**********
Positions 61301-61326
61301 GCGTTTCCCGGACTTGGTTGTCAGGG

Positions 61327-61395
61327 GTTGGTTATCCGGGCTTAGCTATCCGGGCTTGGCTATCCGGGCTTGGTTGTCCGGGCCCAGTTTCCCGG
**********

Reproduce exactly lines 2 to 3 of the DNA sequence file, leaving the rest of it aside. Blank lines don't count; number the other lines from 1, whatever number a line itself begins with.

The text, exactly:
61301 GCGTTTCCCGGACTTGGTTGTCAGGG

Positions 61327-61395